Growing up in Kansas, we were poor. But Mom would figure out ways to stretch her dollar to feed a family of five, and one way was with soup. Chicken soup, dumplings, galushkies, vegetable beef . . . and good old potato! Potato soup has a million variations, of course, simply because it’s so versatile that you can add just about anything and it will become a hearty, satisfying meal.
This Potato Leek Soup with Sausage recipe has been adapted from Mom’s with the substitution of leeks for onions, and the addition of sausage. I’m quite certain that if she’d been able to afford it, she’d have done the same. I also got rid of the processed cheese soup and went with a simple cheese sauce. It’s simple to make, has no artificial ingredients or preservatives, and you can whip it up in less time than it takes for the vegetables to simmer.Read the Best Cooking Magazine Ever – Cook’s Illustrated
Be sure to clean your leeks properly. They are notorious for containing sand. Check out this video on how to properly prepare your leeks:
If you want a stronger onion flavor, just substitute a large yellow onion or two.
One of the critical ingredients is allspice. I find the whole berries add a depth of flavor to this dish that you just can’t get any other way. See the link below the recipe to find the very best spices.
Potato and Leek Soup with Sausage
- 1 lb Ground Sausage Not Maple! But any variety will work
- 1 lb Red Potatoes Peeled and diced
- 4 stalks Celery Sliced
- 2 med Leeks Chopped. See instructions for prepping leeks.
- 1 med Turnip Peeled and diced
- 5 cups Milk
- 1 cup Cream Or just another cup of milk
- 1/2 tsp Thyme
- 1/2 tsp Rosemary
- 2 whole Allspice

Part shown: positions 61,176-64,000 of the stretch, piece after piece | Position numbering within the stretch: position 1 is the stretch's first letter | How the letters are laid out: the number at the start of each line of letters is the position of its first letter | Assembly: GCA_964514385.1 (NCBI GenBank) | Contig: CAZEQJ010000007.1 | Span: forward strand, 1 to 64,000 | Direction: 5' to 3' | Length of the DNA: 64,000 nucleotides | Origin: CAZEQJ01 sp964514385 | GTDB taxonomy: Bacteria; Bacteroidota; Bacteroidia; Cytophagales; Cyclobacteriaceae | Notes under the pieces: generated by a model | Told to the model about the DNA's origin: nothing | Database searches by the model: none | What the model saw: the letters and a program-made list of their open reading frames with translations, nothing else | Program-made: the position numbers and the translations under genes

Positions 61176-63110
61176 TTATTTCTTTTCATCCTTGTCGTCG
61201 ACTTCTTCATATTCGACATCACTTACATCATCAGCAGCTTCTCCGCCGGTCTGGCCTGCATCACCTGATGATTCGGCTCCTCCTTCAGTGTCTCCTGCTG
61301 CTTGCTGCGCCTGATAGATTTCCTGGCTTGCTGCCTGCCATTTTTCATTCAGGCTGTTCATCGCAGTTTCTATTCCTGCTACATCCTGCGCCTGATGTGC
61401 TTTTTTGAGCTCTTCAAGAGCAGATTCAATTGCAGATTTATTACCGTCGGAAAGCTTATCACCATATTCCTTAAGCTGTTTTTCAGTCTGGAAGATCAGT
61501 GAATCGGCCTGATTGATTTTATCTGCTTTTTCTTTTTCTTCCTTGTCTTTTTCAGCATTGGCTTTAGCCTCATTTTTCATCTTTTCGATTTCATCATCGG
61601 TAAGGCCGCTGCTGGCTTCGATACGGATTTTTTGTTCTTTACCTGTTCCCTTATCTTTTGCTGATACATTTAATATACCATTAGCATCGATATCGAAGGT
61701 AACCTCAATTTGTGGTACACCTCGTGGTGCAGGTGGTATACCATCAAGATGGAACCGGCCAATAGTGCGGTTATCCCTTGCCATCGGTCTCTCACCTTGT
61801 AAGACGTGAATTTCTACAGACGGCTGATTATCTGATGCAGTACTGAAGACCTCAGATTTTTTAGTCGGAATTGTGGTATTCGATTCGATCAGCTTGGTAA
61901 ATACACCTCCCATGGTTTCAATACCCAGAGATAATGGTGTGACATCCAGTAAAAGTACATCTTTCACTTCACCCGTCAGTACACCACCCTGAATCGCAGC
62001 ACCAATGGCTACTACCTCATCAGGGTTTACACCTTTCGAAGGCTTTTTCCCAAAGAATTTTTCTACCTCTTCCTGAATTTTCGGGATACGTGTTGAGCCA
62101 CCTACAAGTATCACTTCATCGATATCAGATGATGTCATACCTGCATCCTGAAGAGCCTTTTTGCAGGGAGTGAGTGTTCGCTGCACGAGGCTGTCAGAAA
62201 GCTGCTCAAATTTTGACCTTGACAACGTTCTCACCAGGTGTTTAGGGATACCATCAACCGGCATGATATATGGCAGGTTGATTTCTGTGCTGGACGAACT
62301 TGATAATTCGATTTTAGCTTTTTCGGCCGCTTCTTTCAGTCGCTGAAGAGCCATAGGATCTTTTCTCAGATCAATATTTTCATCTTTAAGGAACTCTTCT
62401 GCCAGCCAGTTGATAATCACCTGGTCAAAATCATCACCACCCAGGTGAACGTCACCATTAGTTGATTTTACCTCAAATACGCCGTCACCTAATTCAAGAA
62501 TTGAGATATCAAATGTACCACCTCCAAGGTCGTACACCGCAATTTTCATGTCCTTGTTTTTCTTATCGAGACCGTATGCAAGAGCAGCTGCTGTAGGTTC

- 2 whole Bay Leaf
- 1 dash Red Pepper flakes or Tabasco If you like it spicier, beef up the pepper flakes.
- Salt and Pepper to taste Hold off until after you add the cheese sauce.
- 2 tbsp Butter
- 3 tbsp Flour
- 2 cups Milk
- 3 oz Grated Cheese Your choice. I used a mild cheddar.
- Salt and Pepper to taste
- Chop or dice potatoes, celery, turnip and leeks. See here on how to prepare your leeks. I peel my turnips before cooking – I find the skin can be a bit bitter like a carrot. Peeled, they just have a simple peppery taste, while maintaining a nice firm texture.
- Put the chopped potatoes, celery and turnip into a stock pot and add just enough water to cover – about 2 cups. Simmer veggies to al dente. Don’t get them too mushy.
- Brown the sausage in a skillet with the thyme and rosemary. Drain off excess fat, but leave a bit to saute the onions. Add the chopped leeks and saute until translucent. Add to the veggie pot.
- Add the milk and cream (optional). Add the allspice and bay leaf. Bring to a very low simmer. Add the cheese sauce (below) and stir. Season with red pepper flakes or tabasco, and finally the salt and pepper to taste (I usually add about a tsp of salt, but it really depends on the cheese you choose.)
- In the hot skillet, melt your butter under medium/high heat. When it’s hot, whisk in the flour and cook for about 2 or 3 minutes, until it’s just browned and smells nutty.
- Turn off heat and slowly whisk in the milk (it will steam and bubble). Stirring constantly, return to a low heat to thicken. Simmer gently for 8 minutes.
- Remove from heat and stir in your grated cheese until smooth. Set aside until ready to add to soup.
This recipe calls for allspice, and while you can substitute ground allspice, I prefer the berries. The best berries are grown in Jamaica, and here’s the best source for them:
Originally known as pimiento, and then Jamaica or Myrtle pepper, the taste of allspice is described by most as a combination of nutmeg, cinnamon and cloves. Originating in Jamaica, allspice is used often in Caribbean cooking and is a main ingredient in our Jamaican Jerk Seasoning. Allspice trees can grow up to forty feet high and they produce 10 to 20 pounds of dried berries per year. The allspice grown on the island of Jamaica is widely considered to be the best quality. The whole berries are essential to pickling spice and mulling spices. Allspice is sometimes confused as a blend of spices, but it stands on its own[More]